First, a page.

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Sweet smell of skill

Alexander Mackendrick at the HFA
By STEVE VINEBERG  |  January 6, 2009

09109_mack_main
THE MAN IN THE WHITE SUIT: Alec Guinness stars in the most inspired of Mackendrick’s Ealing films.

“Alexander Mackendrick and the Anarchy of Innocence” | Harvard Film Archive: January 9-12
Alexander Mackendrick, who's the subject of a tribute at the Harvard Film Archive this weekend, is a somewhat mysterious figure in movie history. Over the course of a nearly 20-year career, he made only nine pictures (all of which are being screened), though he stepped in, uncredited, to direct scenes in several others. The son of Scottish parents, he rose in the industry through a series of delightful comedies he turned out for Britain's famed Ealing Studios, but he was actually born in Boston, his most celebrated movie was the Hollywood film noir Sweet Smell of Success, and he wound up as dean of the film department at the California Institute for the Arts. His stint as an academic lasted longer than his film career; he died in 1993, two and a half decades after releasing his last picture, Don't Make Waves.

The Ealing comedies of the '40s and '50s were famously script-driven, so it's not a surprise to find that Sandy Mackendrick wrote movies before he began directing them. The screenplays of his four Ealing pictures were written by others; yet it would be unfair to say that as a filmmaker he simply served the material he was handed. He has a distinctive, if muted, visual style. He's splendid at evoking atmosphere, whether of scruffy forgotten wharfs (THE MAGGIE; 1954; January 12) and tiny, intimate coastal towns (WHISKY GALORE!; 1949; January 12) or big cities: a fairy-tale-like, latter-day-Dickensian London in THE LADYKILLERS (1955; January 9), a bustling, night-blooming Manhattan, ripe with the rot of moral corruption, in SWEET SMELL OF SUCCESS (1957; January 10), both marvelously stylized.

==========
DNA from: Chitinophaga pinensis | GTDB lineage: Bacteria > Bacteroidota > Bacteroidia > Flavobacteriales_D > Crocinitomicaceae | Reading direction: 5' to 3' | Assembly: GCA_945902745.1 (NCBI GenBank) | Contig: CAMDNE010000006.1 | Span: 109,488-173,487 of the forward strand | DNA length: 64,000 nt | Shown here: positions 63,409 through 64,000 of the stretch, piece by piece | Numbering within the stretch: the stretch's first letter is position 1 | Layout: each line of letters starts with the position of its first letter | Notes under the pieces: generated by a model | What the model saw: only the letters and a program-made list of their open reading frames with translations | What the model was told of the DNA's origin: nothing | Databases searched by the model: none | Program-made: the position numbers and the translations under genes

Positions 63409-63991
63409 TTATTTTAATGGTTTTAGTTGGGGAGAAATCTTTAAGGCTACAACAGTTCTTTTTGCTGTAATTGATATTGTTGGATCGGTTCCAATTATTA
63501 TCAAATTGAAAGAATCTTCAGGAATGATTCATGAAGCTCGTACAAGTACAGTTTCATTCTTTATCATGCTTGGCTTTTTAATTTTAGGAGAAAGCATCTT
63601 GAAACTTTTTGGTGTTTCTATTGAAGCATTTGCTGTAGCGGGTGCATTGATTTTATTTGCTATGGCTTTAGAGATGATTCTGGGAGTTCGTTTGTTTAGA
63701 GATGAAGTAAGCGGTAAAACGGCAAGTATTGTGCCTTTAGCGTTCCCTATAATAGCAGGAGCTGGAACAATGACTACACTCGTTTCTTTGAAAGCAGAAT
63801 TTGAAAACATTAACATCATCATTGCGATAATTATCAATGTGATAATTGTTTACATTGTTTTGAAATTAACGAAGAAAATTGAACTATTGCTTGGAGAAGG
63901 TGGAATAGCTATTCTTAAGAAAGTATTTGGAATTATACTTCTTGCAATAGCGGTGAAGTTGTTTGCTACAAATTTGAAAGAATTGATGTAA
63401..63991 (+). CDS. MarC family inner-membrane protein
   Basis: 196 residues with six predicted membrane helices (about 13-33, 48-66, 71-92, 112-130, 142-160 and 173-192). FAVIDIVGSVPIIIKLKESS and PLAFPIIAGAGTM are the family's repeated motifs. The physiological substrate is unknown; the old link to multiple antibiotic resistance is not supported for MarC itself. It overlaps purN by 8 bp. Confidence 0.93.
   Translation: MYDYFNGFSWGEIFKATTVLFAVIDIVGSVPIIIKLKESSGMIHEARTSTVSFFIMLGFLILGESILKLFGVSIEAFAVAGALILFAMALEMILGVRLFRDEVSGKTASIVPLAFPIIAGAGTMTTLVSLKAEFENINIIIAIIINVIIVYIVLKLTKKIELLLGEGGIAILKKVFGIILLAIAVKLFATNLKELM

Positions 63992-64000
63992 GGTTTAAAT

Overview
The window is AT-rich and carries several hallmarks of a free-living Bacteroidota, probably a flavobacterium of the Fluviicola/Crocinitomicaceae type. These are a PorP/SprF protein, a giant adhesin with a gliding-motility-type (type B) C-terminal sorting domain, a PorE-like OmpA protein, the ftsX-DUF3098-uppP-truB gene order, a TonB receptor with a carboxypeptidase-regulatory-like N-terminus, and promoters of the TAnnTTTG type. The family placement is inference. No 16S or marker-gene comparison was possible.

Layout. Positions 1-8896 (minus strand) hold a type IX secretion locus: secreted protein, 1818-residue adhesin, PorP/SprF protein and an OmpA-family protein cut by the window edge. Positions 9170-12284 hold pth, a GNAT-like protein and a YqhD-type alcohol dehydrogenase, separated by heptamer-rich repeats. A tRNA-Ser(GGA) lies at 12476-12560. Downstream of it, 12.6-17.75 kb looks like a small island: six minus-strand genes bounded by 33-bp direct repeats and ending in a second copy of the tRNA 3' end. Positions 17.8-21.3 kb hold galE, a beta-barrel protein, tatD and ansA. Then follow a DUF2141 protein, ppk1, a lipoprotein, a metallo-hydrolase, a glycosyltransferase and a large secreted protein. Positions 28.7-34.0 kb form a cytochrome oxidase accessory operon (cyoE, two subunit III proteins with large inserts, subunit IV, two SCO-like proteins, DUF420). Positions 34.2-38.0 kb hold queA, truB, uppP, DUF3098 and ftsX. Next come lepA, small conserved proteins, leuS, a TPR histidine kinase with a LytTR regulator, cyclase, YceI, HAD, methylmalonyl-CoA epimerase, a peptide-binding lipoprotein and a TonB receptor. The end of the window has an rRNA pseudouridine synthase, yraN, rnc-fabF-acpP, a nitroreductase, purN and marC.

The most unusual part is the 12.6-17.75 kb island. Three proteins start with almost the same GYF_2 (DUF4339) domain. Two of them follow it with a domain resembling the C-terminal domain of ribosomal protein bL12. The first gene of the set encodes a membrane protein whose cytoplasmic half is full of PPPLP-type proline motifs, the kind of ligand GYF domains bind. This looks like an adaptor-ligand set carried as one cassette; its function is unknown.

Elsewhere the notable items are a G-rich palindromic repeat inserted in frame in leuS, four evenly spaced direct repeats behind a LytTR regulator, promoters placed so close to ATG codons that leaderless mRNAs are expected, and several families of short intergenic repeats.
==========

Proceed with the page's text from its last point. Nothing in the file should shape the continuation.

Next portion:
He often makes his points through skillful layered staging and canny camera placement. His preference for medium and long shots to allow the action within the frame to tell the story also tends to underscore the wry tone of the comedies — in the lackadaisical movement of the dilapidated boat in The Maggie, the ancient "puffer" whose third-generation Scots captain (Alex Mackenzie) talks his way into ferrying cargo for an American airline millionaire (Paul Douglas), or in the hilariously grotesque deaths of the thieves in The Ladykillers who are bested by a blissfully unaware landlady (Katie Johnson), a survivor of the Edwardian age they unwisely figure in their scheme to move their stolen money. And because Mackendrick picks and chooses his close-ups, they're often eloquent, like the shot of Mackenzie's face when the skipper learns that the American, fed up with the slow, tortuous journey and with his own unexcitable willfulness and wiliness, has decided to buy the boat out from under him.

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